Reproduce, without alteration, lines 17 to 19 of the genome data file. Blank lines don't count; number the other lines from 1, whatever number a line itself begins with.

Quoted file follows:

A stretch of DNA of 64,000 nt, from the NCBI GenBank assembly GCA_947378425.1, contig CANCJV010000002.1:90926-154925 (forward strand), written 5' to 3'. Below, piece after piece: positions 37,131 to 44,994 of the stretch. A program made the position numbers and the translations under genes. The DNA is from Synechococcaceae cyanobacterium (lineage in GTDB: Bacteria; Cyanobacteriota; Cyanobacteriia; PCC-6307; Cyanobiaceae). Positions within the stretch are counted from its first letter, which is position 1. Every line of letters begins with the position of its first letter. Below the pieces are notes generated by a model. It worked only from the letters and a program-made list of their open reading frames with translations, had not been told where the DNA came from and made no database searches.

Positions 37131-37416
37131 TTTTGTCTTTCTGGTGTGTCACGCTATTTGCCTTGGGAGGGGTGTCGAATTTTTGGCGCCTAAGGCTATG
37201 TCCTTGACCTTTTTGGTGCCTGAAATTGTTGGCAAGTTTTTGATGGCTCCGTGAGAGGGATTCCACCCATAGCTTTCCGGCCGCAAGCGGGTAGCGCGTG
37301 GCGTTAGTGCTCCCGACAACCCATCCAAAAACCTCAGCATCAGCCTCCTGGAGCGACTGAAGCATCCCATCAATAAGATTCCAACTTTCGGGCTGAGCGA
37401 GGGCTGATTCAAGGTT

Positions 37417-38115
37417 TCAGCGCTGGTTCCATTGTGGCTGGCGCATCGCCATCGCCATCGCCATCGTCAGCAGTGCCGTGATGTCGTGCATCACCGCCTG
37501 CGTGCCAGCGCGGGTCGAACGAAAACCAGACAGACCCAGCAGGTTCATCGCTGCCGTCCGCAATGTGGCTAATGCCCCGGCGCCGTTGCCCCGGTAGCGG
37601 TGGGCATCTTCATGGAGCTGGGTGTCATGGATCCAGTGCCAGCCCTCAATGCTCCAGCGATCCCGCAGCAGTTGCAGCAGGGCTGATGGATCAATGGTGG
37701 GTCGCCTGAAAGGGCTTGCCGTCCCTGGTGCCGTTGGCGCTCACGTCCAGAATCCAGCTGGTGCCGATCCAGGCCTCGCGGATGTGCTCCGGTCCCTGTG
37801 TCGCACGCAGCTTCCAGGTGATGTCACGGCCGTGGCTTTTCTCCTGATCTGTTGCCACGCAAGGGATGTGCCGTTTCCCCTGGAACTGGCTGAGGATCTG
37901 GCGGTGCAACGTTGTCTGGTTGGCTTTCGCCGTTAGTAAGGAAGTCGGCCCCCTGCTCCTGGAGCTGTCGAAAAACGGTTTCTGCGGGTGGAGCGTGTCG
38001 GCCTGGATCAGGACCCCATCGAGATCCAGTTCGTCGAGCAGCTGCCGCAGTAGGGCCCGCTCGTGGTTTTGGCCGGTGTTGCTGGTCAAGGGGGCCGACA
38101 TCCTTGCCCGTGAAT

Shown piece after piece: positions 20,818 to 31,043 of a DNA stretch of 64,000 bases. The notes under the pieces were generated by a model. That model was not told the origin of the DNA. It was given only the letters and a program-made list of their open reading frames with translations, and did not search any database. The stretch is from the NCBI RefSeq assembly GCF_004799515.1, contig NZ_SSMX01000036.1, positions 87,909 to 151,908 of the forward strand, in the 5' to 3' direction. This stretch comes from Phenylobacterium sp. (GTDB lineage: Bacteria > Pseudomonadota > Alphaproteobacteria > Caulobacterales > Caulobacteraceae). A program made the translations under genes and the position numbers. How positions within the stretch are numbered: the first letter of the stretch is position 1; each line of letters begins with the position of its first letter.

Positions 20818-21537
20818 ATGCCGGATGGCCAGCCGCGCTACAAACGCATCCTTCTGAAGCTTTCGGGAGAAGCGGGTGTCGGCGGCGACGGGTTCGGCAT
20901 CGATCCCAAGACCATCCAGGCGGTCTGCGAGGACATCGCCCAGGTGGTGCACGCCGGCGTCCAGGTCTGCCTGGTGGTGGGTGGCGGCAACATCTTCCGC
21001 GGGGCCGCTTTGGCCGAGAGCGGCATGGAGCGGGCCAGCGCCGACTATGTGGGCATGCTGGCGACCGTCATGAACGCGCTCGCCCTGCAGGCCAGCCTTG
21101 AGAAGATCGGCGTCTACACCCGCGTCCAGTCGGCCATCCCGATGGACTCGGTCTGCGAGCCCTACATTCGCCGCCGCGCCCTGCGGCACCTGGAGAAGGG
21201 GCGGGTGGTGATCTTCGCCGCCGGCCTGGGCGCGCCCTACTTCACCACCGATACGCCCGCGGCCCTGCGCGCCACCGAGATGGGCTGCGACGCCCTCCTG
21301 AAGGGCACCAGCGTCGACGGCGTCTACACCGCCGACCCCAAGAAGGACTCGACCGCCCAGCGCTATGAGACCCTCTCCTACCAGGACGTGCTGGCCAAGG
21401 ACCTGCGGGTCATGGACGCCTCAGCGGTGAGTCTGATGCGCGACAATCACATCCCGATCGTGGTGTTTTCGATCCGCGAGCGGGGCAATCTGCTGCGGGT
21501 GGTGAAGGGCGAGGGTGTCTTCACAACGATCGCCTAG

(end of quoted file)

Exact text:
Positions 20818-21537
20818 ATGCCGGATGGCCAGCCGCGCTACAAACGCATCCTTCTGAAGCTTTCGGGAGAAGCGGGTGTCGGCGGCGACGGGTTCGGCAT
20901 CGATCCCAAGACCATCCAGGCGGTCTGCGAGGACATCGCCCAGGTGGTGCACGCCGGCGTCCAGGTCTGCCTGGTGGTGGGTGGCGGCAACATCTTCCGC